During the 2010 campaign, I also got to spend quite a lot of time with Colin Craig. We were both outsiders, though of course he brought a small fortune to the table. He came third, spending about $16 for every vote (my shoestring extended to about $1.30). Colin was a charming competitor I have to say and gave no hint of his Christian crusade, his bizarre thoughts on promiscuous New Zealand women or his passionate desire to purge Helensville of John Key for being too-gay. When he sued The Civilian for attributing to him some hilarity about Noah, rainbows and God’s revenge, I had trouble reconciling such ill-advised buffoonery with the smart, seemingly savvy man who laughed at Banks’ and told the Town Hall debate he would rather vote for me ahead of any of the other candidates. He and his Conservatives are now angling for power in high places. You make strange bedfellows in politics and when it comes to a Key – Craig coalition, I guess only time will tell who is too-gay for who.
We are now on the cusp of or second Supercity election and thus far, only TV chef John Palino has put his hand up to stand against Len. I’m all for participation in the political process and wish him well. Of course, I think his candidacy is doomed and Len will win again by a comfortable majority. To date Auckland has never elected an American or a TV Chef as its Mayor and I don’t think it’s about to start. If he really wanted to make a lasting contribution, he should donate the millions he’s about to waste on a campaign- to- nowhere to the City Mission. But that’s his choice and, in a democracy, choice is what it’s all about.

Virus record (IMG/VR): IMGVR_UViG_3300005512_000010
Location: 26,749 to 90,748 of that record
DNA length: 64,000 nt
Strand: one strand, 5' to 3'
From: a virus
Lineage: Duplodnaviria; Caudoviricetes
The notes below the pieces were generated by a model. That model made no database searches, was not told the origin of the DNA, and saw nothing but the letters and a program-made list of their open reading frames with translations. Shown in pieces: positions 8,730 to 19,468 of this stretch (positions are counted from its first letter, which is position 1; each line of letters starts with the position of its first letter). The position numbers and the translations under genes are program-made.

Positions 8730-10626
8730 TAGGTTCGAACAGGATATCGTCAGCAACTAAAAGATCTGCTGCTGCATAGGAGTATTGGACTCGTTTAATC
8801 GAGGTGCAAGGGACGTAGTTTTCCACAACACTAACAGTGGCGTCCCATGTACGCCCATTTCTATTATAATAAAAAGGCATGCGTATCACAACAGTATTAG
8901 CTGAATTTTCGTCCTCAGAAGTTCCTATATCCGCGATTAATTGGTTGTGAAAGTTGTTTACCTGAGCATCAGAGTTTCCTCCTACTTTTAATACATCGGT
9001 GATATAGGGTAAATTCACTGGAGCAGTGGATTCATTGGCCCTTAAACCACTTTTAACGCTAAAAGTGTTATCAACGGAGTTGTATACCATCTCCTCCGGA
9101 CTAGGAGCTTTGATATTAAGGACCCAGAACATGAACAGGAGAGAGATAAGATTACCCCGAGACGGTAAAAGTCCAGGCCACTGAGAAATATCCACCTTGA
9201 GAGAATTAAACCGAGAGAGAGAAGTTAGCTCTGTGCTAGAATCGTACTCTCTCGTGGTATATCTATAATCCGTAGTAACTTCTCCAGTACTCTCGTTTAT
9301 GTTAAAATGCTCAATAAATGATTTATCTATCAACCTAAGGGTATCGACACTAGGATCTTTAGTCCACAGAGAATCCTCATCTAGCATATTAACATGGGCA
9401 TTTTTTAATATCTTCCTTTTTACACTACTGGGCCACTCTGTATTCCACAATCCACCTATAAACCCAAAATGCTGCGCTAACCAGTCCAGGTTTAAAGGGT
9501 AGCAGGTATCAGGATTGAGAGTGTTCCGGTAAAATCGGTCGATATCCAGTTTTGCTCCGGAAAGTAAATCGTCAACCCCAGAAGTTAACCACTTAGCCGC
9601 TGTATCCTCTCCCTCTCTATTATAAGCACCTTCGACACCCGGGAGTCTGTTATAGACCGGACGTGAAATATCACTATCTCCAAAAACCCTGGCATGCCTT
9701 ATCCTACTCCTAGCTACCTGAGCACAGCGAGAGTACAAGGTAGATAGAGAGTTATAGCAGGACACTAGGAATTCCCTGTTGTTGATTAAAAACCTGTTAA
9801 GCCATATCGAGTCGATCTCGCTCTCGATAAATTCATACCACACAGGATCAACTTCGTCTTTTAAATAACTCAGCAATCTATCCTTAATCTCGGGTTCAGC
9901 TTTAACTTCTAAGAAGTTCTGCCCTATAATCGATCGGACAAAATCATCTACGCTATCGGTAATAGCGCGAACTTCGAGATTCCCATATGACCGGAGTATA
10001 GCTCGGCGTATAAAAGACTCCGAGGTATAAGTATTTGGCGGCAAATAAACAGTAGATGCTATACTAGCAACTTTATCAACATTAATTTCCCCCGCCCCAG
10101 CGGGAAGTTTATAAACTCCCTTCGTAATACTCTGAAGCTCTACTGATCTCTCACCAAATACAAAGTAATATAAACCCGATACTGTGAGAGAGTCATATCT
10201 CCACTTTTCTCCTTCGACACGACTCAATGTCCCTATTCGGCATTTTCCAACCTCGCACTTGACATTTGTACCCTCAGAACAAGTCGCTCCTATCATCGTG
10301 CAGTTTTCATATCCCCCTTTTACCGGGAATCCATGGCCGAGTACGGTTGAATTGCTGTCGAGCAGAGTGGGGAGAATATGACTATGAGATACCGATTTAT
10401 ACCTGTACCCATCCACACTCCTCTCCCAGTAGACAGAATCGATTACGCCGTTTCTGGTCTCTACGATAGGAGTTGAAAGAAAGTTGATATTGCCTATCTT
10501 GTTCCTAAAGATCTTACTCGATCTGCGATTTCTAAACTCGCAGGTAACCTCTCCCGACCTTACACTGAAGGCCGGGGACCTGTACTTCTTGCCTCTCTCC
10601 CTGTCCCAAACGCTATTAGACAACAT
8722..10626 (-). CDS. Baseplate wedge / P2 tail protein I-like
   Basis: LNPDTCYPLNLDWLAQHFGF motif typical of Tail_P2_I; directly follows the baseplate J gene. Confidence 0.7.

Having said my piece in 2010, I’m happy to sit this election out. For what it’s worth, I will be voting for Len. In many ways, he was given a hospital pass in this first term. Central government, stung by its massive defeat, has done everything it could to sabotage and subvert plans for making Auckland the most liveable city in the world. National believes more pokie tables and a Convention Centre will fix what ails us up here in the Queen City. Forget about a functioning inner city rail loop, it’s the Casino that counts. I shake my head and to this day am baffled how a single New Zealander, in the face of a tsunami of evidence of corruption and incompetence, could still be convinced to vote against their best interests.
Right now, I’m happy to be strutting my stuff on stage as Thomas Cromwell in Auckland Theatre Company’s (hit) production of Anne Boleyn. I haven’t been on stage in over five years and have loved every minute of the creative process. That’s why I am drawn to the arts: it’s about making things, not taking things. From Howard Brenton’s marvellous script, I believe we have made something special and feel so proud and privileged to share it with large and appreciative houses. A few night’s ago, a huge school’s contingent cheered and applauded the rather racy man-to-man kissing scenes between James I and his favourite George Villiers (superb performances by Stephen Lovatt and new-comer Jordan Mooney). Times are a’changing. I hope the next generation will never have to fight for the right to love as its heart directs. Afterwards, their questions were smart and interesting. They loved it: the rise and fall of Anne, the birth of Elizabeth I, the creation of the King James Bible and all the palace intrigue. Though I might have many concerns for our country under this current regime, I have great faith in the future.